Of course atmospheric-ocean-coupled global climate models are, by their nature, very strong on ocean-atmosphere interaction, but what about large lakes? Lake Victoria in East Africa, the N American Great Lakes, and Lake Nasser, and maybe some others are of comparable size to the average grid cell size of the AO-GCM. Hence wind, humidity and evaporation should affect adjacent grid cells. Is this taken into account?
The resolution of AO-GCM are not high enough to include lake model in their code, at least as far as I can remember (looking at google scholar, I have not found anything related to lake model in AOGCM).
However, lake model are implemented (and operational) in regional climate model (RCM), such as CRCM5 (Canadian Regional Climate Model v5). See for example Martynov et al. (2012), where they describe the results of implementing lake model in a 45km resolution simulations. On that note, I think that until AOGCM (and now the Earth System Models, which implement carbone cycle) goes to resolution close to 50km, they won't adopt massively such lake models.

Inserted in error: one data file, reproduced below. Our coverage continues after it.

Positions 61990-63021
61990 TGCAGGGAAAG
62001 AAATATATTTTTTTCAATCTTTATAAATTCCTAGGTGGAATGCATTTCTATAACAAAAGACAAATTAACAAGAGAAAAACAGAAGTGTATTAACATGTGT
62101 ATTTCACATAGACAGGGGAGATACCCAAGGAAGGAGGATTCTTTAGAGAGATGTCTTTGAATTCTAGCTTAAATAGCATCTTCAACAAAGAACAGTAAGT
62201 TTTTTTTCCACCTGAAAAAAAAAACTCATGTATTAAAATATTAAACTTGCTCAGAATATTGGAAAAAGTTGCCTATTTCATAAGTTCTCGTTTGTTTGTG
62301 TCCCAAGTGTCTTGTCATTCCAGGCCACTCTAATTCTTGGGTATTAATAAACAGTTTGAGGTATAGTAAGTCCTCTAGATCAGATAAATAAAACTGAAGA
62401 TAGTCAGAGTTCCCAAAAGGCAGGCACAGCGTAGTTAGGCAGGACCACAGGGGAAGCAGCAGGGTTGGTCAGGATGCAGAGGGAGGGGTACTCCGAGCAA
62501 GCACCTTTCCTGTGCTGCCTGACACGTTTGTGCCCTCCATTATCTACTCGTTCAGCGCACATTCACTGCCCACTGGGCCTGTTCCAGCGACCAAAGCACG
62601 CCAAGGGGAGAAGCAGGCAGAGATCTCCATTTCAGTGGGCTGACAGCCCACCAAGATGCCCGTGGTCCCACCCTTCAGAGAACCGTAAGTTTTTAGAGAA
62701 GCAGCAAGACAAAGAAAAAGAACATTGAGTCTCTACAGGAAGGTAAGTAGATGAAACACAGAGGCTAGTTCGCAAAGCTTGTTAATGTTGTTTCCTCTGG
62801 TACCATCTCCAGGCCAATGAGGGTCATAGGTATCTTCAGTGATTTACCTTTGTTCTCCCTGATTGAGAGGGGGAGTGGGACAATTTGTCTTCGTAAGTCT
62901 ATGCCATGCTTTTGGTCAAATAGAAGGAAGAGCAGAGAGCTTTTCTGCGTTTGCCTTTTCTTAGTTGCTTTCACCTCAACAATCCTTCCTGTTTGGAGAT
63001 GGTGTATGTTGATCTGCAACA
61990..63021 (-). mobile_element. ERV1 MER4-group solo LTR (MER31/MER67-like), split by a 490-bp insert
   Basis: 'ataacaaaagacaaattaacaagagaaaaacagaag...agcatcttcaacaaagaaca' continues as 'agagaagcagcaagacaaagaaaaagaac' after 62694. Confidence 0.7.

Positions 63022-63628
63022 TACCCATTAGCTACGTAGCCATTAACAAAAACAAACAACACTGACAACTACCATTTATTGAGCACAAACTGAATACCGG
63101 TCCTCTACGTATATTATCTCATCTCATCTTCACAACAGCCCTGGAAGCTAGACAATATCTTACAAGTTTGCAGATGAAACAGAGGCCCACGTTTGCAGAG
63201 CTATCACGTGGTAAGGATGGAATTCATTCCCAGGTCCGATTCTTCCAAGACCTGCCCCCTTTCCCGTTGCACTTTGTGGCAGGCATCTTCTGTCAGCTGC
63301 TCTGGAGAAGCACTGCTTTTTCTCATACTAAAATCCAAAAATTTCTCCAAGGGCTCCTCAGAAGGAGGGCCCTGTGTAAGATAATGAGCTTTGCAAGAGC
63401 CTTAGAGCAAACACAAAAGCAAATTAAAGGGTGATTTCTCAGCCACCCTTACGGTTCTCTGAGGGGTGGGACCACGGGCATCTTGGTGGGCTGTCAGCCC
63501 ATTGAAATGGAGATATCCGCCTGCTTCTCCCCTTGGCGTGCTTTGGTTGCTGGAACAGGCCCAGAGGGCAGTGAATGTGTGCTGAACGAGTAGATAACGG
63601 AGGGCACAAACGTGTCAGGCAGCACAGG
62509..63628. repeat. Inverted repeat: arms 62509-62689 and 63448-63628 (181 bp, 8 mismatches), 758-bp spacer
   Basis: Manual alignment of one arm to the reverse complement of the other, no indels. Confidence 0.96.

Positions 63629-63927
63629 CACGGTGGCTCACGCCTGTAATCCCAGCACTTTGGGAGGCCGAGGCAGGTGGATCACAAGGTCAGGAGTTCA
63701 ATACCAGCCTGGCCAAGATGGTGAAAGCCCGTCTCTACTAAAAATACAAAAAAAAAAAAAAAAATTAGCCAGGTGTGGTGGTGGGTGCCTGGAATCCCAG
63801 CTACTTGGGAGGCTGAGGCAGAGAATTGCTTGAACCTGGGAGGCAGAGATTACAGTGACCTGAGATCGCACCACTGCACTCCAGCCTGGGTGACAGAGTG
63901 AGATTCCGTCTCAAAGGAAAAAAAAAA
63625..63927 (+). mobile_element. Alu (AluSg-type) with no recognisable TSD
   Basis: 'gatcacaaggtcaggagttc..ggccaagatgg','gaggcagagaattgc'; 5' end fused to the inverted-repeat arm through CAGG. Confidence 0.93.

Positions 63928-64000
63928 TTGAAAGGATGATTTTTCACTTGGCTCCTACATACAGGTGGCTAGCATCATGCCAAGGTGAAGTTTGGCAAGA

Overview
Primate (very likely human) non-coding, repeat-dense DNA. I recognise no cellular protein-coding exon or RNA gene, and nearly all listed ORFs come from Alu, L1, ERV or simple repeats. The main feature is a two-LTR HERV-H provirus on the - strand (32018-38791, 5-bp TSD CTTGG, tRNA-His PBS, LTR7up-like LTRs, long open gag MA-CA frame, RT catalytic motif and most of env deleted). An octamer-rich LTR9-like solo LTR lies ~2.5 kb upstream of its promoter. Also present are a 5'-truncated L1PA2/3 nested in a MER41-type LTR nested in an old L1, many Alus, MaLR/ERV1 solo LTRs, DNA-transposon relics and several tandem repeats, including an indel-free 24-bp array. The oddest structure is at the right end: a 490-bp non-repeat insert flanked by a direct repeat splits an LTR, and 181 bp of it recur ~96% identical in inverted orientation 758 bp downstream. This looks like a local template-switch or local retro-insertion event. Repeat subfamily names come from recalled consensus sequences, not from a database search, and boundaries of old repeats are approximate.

From Martynov et al. (2012)
"The presence of lakes influences mostly the lake-rich region of the Canadian Shield by altering the low-level air temperature, humidity and precipitation. The influence of lakes on the precipitation is most significant over the Laurentian Great Lakes and within the distance of 200-300 km downstream of these lakes, especially with open water on lakes in wintertime. The patterns of enhanced precipitation correspond to regions of the well-known lake effect snow on downwind coasts of the Great Lakes."
Since the effect is rather regional, I suspect that other climate processes are more important for the AOGCM modellers.
Martynov, Andrey, Laxmi Sushama, René Laprise, Katja Winger, and Bernard Dugas. 2012. “Interactive Lakes in the Canadian Regional Climate Model, Version 5: The Role of Lakes in the Regional Climate of North America.” Tellus A; Vol 64 (2012), February. http://www.tellusa.net/index.php/tellusa/article/view/16226.